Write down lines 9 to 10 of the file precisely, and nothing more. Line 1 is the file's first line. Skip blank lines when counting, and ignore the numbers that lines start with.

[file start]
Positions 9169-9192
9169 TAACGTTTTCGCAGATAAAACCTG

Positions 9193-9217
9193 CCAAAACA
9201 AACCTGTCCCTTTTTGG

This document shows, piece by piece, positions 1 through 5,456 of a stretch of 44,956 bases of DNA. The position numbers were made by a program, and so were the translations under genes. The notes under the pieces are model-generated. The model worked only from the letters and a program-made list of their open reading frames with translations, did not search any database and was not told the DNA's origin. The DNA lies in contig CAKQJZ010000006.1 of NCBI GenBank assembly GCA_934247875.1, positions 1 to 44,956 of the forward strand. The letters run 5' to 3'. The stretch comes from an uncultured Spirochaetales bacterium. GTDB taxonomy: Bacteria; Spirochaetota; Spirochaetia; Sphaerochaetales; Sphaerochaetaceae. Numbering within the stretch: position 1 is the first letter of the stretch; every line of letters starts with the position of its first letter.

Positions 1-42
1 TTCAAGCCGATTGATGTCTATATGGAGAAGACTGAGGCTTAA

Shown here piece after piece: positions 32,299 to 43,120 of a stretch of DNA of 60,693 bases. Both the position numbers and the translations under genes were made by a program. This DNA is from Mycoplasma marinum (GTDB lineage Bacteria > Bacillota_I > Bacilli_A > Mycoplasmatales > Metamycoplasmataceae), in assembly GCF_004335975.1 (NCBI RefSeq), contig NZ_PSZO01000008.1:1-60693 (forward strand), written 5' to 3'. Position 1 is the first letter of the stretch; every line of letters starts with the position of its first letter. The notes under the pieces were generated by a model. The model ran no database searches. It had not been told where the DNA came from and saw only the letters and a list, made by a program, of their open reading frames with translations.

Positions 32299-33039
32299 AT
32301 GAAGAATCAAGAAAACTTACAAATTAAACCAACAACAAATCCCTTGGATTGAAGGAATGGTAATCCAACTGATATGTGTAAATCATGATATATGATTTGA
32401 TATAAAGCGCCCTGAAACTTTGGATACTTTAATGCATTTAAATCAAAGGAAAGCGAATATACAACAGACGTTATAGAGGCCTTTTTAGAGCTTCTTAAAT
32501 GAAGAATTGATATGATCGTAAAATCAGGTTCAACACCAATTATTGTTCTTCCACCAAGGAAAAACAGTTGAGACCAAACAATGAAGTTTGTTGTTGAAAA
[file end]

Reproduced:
Shown here piece after piece: positions 32,299 to 43,120 of a stretch of DNA of 60,693 bases. Both the position numbers and the translations under genes were made by a program. This DNA is from Mycoplasma marinum (GTDB lineage Bacteria > Bacillota_I > Bacilli_A > Mycoplasmatales > Metamycoplasmataceae), in assembly GCF_004335975.1 (NCBI RefSeq), contig NZ_PSZO01000008.1:1-60693 (forward strand), written 5' to 3'. Position 1 is the first letter of the stretch; every line of letters starts with the position of its first letter. The notes under the pieces were generated by a model. The model ran no database searches. It had not been told where the DNA came from and saw only the letters and a list, made by a program, of their open reading frames with translations.

Positions 32299-33039